https://github.com/elastacloud/parquet-dotnet is about to be released in the following few days. Since v3.0 was pushed to the public, it saw a lot of interest and appraisal for it's incredible performance boost, however there were problems as well. To reiterate, v3.0 was a complete rewrite of 2.0 and allowed you to get deeper into parquet internals, especially API for creating *row groups*, writing columns directly, controlling row group sizes etc. Although this was a big improvement in the library's core itself, it made it harder to use for a general audience, because v2.0 had a handy *row-based interface* for accessing data. Although working with rows slows down parquet library, you will eventually run into a situation where you need to work with rows anyway. For instance, writing utilities for viewing parquet data, converting between parquet and row-based formats like CSV and so on. Therefore, V3.1 *resurrects row-based access* and makes it faster and better. The way you work with rows has changed slightly but mostly you shouldn't notice any differences at all. They come in play when working with complex data structures like maps, list, structures etc. Preview documentation for this feature is located here https://github.com/elastacloud/parquet-dotnet/blob/features/rows/doc/rows.md so feel free to browse and leave feedback either on this page or raise an issue on GitHub. PARQ We'd also like to announce that we're introducing .NET Core Global Tool in this version called parq. Full description is located here https://github.com/elastacloud/parquet-dotnet/blob/features/rows/doc/parq.md. Essentially it's a hassle free way to work with parquet files locally and the number of commands supported will continue to grow.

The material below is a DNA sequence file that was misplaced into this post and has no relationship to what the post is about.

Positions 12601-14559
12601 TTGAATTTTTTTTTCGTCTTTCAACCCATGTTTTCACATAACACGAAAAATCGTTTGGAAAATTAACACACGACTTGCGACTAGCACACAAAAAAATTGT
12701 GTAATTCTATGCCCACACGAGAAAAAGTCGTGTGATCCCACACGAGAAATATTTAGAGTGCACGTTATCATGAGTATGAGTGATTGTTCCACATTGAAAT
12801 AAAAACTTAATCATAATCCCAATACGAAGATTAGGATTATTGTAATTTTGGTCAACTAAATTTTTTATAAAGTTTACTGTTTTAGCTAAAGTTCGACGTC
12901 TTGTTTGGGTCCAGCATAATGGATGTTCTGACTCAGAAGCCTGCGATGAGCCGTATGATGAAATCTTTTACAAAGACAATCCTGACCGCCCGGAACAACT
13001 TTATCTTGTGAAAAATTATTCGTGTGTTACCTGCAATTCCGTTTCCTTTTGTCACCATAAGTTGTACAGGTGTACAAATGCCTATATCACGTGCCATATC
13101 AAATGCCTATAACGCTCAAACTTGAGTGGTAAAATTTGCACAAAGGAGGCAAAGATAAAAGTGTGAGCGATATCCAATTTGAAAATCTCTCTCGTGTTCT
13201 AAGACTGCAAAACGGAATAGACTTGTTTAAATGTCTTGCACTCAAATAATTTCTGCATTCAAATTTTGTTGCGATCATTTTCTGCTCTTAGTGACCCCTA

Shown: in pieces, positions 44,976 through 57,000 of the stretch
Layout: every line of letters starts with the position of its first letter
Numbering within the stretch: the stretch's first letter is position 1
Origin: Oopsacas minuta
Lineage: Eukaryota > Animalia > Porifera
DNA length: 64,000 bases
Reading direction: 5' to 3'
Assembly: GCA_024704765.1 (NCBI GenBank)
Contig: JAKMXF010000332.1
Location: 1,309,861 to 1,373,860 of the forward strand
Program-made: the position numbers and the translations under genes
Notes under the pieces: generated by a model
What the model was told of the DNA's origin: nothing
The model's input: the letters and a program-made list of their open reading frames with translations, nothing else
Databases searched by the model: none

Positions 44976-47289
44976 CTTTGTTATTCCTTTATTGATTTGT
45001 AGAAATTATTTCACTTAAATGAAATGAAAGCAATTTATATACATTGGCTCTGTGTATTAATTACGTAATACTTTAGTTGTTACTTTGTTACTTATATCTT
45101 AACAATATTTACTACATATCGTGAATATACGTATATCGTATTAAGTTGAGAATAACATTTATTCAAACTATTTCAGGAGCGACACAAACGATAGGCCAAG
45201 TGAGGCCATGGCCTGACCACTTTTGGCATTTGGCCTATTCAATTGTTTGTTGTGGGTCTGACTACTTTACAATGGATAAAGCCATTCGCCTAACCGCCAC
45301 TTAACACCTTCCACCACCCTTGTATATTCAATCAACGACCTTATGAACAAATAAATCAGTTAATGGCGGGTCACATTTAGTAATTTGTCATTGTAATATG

We've been working hard on Parquet.NET to give developers high level abstractions over Parquet so that there is an easy entrypoint into developing with Parquet that is not onerous for developers new to the format. As such, we've created ParquetConvert which allows the trivial creation of Parquet files from IEnumerable<T> Check out this gist I created that shows how to do this. It shows that a simple class as below can be serialized so easily that for the consuming developer there is next to no code. With a simple call to ParquetConvert.Serialize, we can save a collection of these elements in Parquet. Inspecting with Parq shows our output: We'll be continuing to add more features to help developers maximise their productivity with Parquet, as well as retaining low level features that allow complete control of the Parquet format from dotnet.